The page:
Creating Signed URLs with a Program

This page describes how to programmatically create signed URLs, which are a mechanism for query string authentication for buckets and objects. Signed URLs are one way to control access to buckets and objects. A signed URL is associated with a bucket or object and gives time-limited read or write access to that specific resource. Anyone in possession of the URL has the access granted by the URL, regardless of whether they have a Google account.

To learn more about Signed URLs, read the Overview of Signed URLs. To learn how to create signed URLs quickly using gsutil, read Creating Signed URLs with gsutil.

Creating a signed URL with a program

You can create a program that generates signed URLs in a number of different languages. Such a program needs to implement the steps for generating a signed URL that are outlined below.

  1. Generate a new private key, or use an existing private key. The key can be in either JSON or PKCS12 format.

    For more information on private keys and service accounts, see Service Account Authentication.

  2. Construct the string to be signed.

    1. Choose the HTTP_Verb (such as GET, PUT, or DELETE) that the requests utilizing the signed URL must use.

    2. Add an MD5 digest value if you want to include the value in the requests that will use the signed URL.

    3. Specify the Content-Type of the object if the requests that will use the signed URL are going to have a Content-Type header.

    4. Specify the timestamp (in seconds since the Unix Epoch) for when the signed URL expires (that is, when it no longer gives access to the associated object).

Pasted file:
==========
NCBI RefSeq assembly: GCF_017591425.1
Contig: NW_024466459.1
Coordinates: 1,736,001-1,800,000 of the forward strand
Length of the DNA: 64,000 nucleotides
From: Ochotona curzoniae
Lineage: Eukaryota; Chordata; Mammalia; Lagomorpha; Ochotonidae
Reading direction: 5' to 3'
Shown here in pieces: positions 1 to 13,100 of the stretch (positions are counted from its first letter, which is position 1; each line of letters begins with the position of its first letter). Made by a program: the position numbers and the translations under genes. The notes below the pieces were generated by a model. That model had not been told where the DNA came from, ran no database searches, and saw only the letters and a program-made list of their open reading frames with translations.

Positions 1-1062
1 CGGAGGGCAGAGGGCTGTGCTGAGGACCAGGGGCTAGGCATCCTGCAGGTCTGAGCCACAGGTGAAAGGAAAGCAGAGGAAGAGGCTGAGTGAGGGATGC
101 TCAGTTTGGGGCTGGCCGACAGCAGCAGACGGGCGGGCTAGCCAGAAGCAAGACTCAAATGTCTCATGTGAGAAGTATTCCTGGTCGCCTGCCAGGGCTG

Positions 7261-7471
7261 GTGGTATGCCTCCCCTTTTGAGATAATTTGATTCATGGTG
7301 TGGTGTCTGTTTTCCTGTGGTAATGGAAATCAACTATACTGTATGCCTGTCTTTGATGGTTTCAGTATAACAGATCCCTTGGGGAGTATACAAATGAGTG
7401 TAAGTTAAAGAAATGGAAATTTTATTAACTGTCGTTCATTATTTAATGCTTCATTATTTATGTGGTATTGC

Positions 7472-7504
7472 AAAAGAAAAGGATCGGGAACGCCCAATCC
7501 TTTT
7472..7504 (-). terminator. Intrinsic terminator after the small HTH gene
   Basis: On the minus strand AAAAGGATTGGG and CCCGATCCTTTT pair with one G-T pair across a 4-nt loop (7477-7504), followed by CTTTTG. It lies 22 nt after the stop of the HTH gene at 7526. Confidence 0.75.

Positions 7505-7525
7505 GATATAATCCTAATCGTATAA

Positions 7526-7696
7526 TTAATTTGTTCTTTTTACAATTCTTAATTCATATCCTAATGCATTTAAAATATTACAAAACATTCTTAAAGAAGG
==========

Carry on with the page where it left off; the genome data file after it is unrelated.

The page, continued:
5. Specify any extension headers, separated by newlines, if the requests that will use the signed URL are going to contain such headers. However, do not specify the x-goog-encryption-key or x-goog-encryption-key-sha256 headers, even if the requests to access the associated object will use them.

    6. Specify the path to the resource, beginning at the bucket level.

    You can find a table describing each of the components in this string on the Overview of Signed URLs page.

    A signature string containing only the required components might look like the following (note that newlines are shown as actual new lines and not \n):


    Alternatively, the following signature string contains every component and applies to an object with a customer-supplied encryption key (note that newlines are shown as actual new lines and not \n):


  3. Sign the string.

    In order to sign the string, you must have an OAuth client ID and private keys for a service account type application, as detailed in the first step of this guide.

    Sign the string you constructed using RSA signatures with SHA256 to authenticate requests.

    For example, in Python you can use the following code to sign your string:

    from oauth2client.service_account import ServiceAccountCredentials
    creds = ServiceAccountCredentials.from_json_keyfile_name([KEY_FILENAME])
    client_id = creds.service_account_email
    signature = creds.sign_blob([SIGNATURE_STRING])[1]


    • [KEY_FILENAME] is the filename containing your private key.
    • [SIGNATURE_STRING] is the string you constructed for signing.

    Within a Google App Engine application, you can use the App Engine App Identity service to sign your string.

  4. Assemble the URL.

    After you construct the query string and sign it, assemble the URL as follows:

    1. Create the base URL, which refers to the resource, making sure you use the same value as you used in the query string you just signed. For example:

    2. Encode characters in the signature you created as needed so that they can be used in the URL.

      The Base64 encoded signature may contain characters not legal in URLs (specifically + and /). These values must be replaced by safe encodings (%2B and %2F, respectively).

    3. Concatenate the URL you want to distribute as follows:

      BASE_URL + "?GoogleAccessId=" + GOOGLE_ACCESS_STORAGE_ID + "&Expires="


      • BASE_URL contains the URL you created in part a.
      • GOOGLE_ACCESS_STORAGE_ID contains the email form of the client ID.
      • EXPIRATION contains the same value that you used in the query string you signed.
      • URL_ENCODED_SIGNATURE contains the signature you encoded in part b.

    Here is a sample completed URL:

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